James Thorpe

JAMES  THORPE  -  Principal Cornet Fodens Band.




This giant of a man was born at Glossop, Derbyshire, in 1883. By the age of twenty five he had built up a reputation as a very fine cornet player, so it was no surprise that when the Foden brothers were building up a top class band, as charged by their father, their eyes and ears should fall on our subject and in 1909 he joined the solo cornet ranks of Foden's Band, sitting as Assistant Principal Cornet to the great Edwin Firth.  There he sat for nearly the next ten years.

As is now well known, Edwin was killed in the Great War in 1918, and at that point James Thorpe moved into his chair.

I once asked Hubert Shergold, Fodens flugel horn star, who sat behind him for many years, how he compared to Edwin. I distinctly recall his opinion. He said ‘Nobody compares to Edwin, and never will’.  However, he went on to say that James Thorpe was a very fine player, safe as houses, and with a lip of leather. In his career he was to win 160 Gold and Silver medals, and a number of Cups.


The  Empire  Solo  Championships

John Jennison was the owner of the Belle Vue Zoological Gardens at Manchester; they had been owned by his family for many years.

Jennison came up with the idea of organising a Solo Contest to outdo all previous solo contests.

The Great War had just ended, and the British Forces were being demobilised. Not only British but from all over the British Empire; what a gathering of the finest instrumentalists to invite to compete, and of course at King’s Hall, Belle Vue.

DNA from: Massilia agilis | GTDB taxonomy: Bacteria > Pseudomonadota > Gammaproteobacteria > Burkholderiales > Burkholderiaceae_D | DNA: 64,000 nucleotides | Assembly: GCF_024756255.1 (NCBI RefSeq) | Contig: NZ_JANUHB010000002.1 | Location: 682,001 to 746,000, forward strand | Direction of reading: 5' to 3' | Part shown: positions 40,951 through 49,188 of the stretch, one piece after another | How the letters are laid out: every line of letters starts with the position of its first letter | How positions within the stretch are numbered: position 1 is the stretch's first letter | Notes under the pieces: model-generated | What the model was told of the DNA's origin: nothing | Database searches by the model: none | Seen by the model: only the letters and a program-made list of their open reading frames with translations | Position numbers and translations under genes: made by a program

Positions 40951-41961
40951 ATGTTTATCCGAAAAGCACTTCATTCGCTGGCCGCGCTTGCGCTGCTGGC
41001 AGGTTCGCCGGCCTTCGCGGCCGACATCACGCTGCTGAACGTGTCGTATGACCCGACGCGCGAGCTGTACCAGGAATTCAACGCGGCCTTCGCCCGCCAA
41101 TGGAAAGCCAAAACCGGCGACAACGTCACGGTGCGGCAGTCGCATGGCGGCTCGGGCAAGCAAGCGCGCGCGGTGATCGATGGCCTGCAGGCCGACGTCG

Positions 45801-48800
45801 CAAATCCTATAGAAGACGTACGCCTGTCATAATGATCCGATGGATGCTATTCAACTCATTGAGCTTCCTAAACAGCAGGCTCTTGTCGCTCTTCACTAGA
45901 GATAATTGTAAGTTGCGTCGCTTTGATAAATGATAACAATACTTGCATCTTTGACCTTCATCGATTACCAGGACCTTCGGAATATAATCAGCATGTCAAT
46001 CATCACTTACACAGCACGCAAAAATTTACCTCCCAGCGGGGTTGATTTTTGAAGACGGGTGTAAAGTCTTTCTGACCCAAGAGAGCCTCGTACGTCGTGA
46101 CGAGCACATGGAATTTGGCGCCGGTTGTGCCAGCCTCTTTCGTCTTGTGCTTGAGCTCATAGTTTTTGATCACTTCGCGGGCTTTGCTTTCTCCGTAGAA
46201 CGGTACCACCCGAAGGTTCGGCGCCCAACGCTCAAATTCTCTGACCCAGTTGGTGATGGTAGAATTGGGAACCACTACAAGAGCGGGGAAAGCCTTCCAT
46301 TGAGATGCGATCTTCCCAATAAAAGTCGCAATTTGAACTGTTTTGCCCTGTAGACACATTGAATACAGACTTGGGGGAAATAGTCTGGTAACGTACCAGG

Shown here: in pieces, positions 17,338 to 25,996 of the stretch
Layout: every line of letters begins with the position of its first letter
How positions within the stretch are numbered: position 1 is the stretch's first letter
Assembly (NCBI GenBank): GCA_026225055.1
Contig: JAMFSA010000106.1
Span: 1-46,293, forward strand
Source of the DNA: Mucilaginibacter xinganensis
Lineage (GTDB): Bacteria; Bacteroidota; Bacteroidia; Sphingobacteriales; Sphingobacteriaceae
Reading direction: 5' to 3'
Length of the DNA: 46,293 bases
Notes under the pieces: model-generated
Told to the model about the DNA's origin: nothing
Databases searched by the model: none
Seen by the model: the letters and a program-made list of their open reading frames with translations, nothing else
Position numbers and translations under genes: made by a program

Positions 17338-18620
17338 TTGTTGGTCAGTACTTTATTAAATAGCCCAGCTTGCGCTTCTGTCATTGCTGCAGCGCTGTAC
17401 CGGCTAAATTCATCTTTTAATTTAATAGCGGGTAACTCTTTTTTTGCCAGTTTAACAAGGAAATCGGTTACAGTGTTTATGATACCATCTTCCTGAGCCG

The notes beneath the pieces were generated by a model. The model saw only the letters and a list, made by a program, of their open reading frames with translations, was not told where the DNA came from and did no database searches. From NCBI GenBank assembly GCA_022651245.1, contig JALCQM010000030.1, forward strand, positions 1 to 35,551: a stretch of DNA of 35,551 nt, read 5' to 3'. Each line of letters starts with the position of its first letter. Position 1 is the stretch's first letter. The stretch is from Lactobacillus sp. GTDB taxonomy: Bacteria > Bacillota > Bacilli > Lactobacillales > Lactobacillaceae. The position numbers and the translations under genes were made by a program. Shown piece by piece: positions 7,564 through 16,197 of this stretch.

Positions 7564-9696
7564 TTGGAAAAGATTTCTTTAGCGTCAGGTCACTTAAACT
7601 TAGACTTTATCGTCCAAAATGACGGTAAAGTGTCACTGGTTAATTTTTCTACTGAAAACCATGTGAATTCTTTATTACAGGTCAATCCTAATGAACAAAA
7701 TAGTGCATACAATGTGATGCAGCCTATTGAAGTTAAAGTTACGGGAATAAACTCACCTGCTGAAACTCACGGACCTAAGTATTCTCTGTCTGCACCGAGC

In the event, it took rather a long time to organise, so many had grabbed the first opportunity to return home, but even so, over one hundred competitors entered. Inevitably, located so close to Belle Vue, a number of the stars of Foden's Motor Works Band entered. There were three sections; cornet, euphonium and trombone.

The date was set for Saturday 24th May 1919; there was no time to waste.

There was going to be a preliminary round of the 41 cornet entries, with a choice from three test pieces; My Pretty Jane, Rule Britannia and My Old Kentucky Home.  James Thorpe chose to play ‘My Pretty Jane’.  The adjudicator was to be John Partington of Bolton. 

Contemplating the event, our hero realised that much more than rehearsing his choice would be needed. His solo presented a number of challenges to the soloist, but there was more than that; there would be the King’s Hall. Packed to the rafters; stifling atmosphere; thick with cigarette and pipe tobacco smoke, these presented an added challenge, and they had to be met. In later years I was to know his daughter Doris well, but it was only after she had passed way that I thought to have asked her about the event first hand, or at least second hand.